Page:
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Crypto regulations around the world

Cryptocurrencies during the major part of their existence weren’t heavily regulated

However, in the last couple of years, crypto regulations have been the center of attention for many jurisdictions and entities.

So let’s discuss crypto laws and regulations!

1.  United States

The United States is different from other jurisdictions when it comes to laws and regulations since they change in each state.

In the United States, crypto exchanges are in a grey area regarding the law. In 2018, The SEC declared cryptocurrencies to be securities. However, The CFTC labeled crypto-assets as a commodity and this enables crypto coins to be traded publicly.

In 2017, the International Revenue Service announced that crypto coins are considered property and will be taxed accordingly. Crypto-assets owned by a US citizen for more than one year will be taxed.

In the state of Arizona, innovators in the spheres of blockchain, crypto-assets and fintech have reduced regulatory burdens.

On the other hand, the laws around crypto mining are much simpler. In the states/cities where cryptocurrency is illegal, you can’t mine and vice versa.

The US citizens on the other hand are more than accepting cryptocurrency and blockchain-based networks such as Stellar. If you’d like to learn more about Stellar, take a look at XLM news.

2.  Russia

In 2014, the Russian authorities began warning citizens against participating in crypto transactions.

However, they didn’t take any legal action until 2016, when a bill was proposed by the Ministry of Finance to ban crypto mining. In October of the same year, the bill’s progress was suspended.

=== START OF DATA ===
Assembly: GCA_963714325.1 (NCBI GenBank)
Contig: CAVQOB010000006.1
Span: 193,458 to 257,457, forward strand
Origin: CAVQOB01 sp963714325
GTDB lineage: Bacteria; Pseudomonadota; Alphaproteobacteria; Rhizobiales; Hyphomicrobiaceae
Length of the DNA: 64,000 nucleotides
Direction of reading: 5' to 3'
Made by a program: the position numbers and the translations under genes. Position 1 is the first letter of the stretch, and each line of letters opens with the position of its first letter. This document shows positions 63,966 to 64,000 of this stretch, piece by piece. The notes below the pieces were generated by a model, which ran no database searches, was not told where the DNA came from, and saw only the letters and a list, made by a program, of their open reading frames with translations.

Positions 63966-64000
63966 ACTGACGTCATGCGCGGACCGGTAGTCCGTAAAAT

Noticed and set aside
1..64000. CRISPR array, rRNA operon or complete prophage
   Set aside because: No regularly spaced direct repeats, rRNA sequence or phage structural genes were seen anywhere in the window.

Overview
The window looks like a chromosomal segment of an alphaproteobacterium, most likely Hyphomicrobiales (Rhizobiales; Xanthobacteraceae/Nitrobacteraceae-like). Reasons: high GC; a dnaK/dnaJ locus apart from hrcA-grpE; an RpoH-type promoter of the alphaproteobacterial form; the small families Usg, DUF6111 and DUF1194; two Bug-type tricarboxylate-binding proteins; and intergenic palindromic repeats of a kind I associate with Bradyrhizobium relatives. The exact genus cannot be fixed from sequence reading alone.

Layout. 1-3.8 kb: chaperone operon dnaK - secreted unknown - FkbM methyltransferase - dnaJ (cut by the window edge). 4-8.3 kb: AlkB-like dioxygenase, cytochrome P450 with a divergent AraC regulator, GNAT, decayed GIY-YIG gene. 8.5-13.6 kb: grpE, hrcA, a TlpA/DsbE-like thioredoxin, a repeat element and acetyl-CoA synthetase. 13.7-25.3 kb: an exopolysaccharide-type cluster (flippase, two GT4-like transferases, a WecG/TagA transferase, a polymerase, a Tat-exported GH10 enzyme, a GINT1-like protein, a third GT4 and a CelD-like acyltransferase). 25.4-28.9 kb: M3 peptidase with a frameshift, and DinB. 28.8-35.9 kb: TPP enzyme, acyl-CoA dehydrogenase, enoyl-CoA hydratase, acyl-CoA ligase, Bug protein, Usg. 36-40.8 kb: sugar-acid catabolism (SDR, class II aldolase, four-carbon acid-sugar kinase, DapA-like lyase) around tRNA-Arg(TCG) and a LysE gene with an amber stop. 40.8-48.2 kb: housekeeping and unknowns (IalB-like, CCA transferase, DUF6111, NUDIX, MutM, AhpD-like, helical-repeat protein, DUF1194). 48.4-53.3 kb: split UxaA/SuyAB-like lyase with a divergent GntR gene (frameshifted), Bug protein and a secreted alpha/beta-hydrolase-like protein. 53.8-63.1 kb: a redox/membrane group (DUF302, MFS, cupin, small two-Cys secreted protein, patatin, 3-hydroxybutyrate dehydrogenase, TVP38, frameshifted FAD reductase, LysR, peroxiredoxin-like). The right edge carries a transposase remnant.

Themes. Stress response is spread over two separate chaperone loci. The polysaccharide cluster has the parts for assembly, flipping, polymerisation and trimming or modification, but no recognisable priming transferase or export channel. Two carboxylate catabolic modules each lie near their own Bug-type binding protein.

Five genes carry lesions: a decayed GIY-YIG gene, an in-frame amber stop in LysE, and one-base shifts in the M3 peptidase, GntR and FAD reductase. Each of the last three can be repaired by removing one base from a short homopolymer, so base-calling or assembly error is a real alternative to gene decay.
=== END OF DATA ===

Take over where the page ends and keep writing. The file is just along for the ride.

In March 2018, in the State Duma, a bill regarding cryptocurrency was passed. In this bill, it was stated that cryptocurrency mining will be treated like any other business and will be

taxed in case the miner surpasses the 3 month limit of energy consumption.

Participation in ICOs is allowed only for qualified investors or in special cases established by the Central Bank of Russia. Crypto coins in Russia are classified as property, not legal tender and can not be traded for rubles or other fiat currencies.

In Russia, income from crypto coins should be recorded and is taxed by 13%.

3.  China

In September 2017, The People’s Bank of China, along with six other government regulators, announced ICOs to be illegal in China due to large risks.

According to this announcement, the crypto coins that are somehow related to ICOs will not be comparable to fiat money. Afterwards, domestic cryptocurrency exchanges, platforms used for crypto coin trading, were banned too.

The usage of crypto coins by banks has been banned in China since 2013. In 2018, the People’s Bank of China also enforced regulations regarding foreign crypto exchanges, making them illegal. In addition, the country’s government is interested in setting international crypto guidelines and regulations.

4. France

In France, crypto-assets are still highly unregulated. Laws regarding blockchain passed by the French government in 2016 and 2017 allowed blockchain technology to be used in a variety of industries. Two of the authorities in the country came forward with a statement declaring that crypto coins aren’t regulated and, hence, are unsafe. Crypto coins, such as Bitcoin, are considered financial instruments in the jurisdiction.

France, along with Germany, requested a discussion about crypto-assets during the next Group of Twenty Summit.

Crypto regulations in most countries are still uncertain and many are trying to come out with harsher ones. Yet, the number of crypto traders is increasing yearly. Do you want to be a successful crypto trader? If so, check out this complete guide on crypto portfolio management. Make trading easier for you!